Hot answers tagged economics
If that same effect is happening with the "99% fat free" labeling, consumers would over-perceive the amount of fat I think you are misunderstanding the desired effect here. I don't see how "99% fat free" would lead to the impression that a product contains a lot of fat. My read is, "This is 99% fat free! That's really good!" as opposed to "1% fat" which ...
The experiment you are referring to is usually called the ultimatum game, and was first experimentally tested by Güth, Schmittberger, and Schwarze in 1982 .  Güth, Werner, Rolf Schmittberger, and Bernd Schwarze. "An experimental analysis of ultimatum bargaining." Journal of Economic Behavior & Organization 3.4 (1982): 367-388. PDF
This is just an elaboration on my comment that Sanford et al (2002) might be relevant to the question. If you don't have access Tony Sanford indicates that "To obtain a copy of any of these papers, please email." The study reports three experiments. In experiment 2 they found experimentally that there was a preference for the "% fat free" format. ...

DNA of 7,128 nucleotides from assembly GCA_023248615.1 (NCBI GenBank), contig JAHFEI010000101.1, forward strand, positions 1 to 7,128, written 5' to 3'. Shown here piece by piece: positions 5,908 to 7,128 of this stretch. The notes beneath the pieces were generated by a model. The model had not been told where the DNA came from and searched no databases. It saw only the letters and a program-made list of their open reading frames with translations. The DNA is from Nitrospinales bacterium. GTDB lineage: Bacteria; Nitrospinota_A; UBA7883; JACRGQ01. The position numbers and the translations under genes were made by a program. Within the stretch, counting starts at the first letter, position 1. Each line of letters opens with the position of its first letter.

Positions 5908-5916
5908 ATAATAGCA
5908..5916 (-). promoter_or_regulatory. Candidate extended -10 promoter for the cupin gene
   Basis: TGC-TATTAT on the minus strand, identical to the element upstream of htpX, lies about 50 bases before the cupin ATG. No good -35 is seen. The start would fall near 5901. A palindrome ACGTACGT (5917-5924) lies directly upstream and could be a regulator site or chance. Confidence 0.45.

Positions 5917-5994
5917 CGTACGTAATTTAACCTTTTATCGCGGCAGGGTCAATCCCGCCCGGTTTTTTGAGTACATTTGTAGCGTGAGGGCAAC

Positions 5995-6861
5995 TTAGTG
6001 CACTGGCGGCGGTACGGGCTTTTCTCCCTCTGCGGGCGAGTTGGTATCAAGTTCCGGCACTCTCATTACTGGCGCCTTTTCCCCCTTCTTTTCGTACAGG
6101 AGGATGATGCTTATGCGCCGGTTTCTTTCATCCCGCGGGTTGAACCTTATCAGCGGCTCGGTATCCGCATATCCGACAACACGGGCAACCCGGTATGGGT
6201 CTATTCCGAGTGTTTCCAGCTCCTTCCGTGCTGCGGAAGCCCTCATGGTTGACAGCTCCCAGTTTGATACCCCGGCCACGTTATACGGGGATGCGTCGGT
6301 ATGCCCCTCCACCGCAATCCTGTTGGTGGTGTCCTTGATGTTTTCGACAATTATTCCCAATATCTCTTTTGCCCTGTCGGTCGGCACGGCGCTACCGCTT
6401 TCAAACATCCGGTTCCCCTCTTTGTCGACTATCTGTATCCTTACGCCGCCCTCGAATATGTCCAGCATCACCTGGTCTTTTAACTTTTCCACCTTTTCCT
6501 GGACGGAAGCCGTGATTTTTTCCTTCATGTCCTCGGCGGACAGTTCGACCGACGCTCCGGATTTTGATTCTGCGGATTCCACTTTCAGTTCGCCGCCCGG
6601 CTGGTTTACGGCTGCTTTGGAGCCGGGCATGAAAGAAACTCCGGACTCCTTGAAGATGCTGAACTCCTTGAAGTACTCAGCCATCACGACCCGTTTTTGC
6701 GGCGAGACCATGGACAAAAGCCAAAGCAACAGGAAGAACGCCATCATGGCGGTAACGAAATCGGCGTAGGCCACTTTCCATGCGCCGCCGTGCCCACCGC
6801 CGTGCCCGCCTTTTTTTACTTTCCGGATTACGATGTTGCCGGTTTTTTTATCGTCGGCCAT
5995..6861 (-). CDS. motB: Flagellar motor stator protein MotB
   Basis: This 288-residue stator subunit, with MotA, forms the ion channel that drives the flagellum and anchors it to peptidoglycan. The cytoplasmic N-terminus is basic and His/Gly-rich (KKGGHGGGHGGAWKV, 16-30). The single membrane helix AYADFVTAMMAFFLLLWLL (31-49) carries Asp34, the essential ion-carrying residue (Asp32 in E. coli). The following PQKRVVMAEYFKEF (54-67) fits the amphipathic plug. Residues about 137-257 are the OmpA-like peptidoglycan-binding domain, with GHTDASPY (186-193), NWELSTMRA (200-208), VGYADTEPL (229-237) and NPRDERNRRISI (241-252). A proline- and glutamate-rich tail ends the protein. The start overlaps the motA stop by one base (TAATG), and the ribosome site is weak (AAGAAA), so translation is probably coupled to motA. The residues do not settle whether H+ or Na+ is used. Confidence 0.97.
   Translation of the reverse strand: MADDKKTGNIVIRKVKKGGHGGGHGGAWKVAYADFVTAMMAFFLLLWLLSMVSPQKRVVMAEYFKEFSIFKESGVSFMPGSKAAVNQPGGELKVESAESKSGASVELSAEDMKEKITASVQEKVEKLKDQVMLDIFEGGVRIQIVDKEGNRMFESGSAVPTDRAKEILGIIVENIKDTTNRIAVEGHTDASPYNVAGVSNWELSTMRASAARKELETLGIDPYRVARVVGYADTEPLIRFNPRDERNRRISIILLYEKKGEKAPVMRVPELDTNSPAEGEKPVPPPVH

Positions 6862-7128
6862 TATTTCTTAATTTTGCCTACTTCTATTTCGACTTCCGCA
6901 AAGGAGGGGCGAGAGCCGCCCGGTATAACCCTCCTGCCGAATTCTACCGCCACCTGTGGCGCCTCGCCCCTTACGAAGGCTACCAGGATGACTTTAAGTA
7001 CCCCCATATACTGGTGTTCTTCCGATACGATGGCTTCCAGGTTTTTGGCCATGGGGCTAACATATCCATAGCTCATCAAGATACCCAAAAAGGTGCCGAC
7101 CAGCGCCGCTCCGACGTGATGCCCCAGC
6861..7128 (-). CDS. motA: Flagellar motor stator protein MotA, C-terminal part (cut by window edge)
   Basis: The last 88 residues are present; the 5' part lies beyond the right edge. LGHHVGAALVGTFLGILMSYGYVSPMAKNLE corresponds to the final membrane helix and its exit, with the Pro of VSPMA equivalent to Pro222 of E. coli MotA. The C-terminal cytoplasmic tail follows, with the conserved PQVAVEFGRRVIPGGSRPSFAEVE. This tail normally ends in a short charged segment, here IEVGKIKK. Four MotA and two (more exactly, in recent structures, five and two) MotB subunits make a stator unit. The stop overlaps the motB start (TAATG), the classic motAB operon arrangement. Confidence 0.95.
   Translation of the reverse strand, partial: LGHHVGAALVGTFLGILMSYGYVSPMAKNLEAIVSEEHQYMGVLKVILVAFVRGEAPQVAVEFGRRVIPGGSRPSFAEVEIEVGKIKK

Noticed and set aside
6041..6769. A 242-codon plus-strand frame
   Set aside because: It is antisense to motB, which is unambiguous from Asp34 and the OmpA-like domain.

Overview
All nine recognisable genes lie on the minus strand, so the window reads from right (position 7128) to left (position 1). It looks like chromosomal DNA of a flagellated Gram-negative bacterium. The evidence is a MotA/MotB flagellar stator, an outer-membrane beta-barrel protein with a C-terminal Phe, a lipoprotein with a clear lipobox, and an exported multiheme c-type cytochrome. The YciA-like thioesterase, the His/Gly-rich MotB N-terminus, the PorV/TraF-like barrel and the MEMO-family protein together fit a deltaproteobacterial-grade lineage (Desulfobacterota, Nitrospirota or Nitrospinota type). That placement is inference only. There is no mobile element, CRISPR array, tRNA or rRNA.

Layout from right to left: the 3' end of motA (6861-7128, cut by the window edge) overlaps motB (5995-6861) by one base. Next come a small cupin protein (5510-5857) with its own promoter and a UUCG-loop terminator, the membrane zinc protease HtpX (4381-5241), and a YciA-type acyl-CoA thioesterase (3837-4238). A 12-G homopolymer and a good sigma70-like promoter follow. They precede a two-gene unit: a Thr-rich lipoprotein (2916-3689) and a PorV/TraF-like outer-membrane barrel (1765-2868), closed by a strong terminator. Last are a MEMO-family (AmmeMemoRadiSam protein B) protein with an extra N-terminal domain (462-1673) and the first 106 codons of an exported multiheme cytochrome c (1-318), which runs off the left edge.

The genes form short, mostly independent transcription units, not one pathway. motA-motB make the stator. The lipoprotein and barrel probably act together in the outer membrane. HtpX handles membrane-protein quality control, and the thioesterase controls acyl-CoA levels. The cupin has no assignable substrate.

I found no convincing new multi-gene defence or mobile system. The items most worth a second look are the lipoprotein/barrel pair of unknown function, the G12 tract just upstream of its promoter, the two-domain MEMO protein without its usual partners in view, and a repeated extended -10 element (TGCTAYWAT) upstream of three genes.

Bystander Effect The Bystander Effect could be your answer. The more people, the less personal responsibility. Person gets assaulted and mugged on a crowded street in broad daylight, nobody calls the cops. Software bugs slow company productivity almost to a halt, many employees, nobody reports the problem. Tragedy of the Commons The tragedy of the ...
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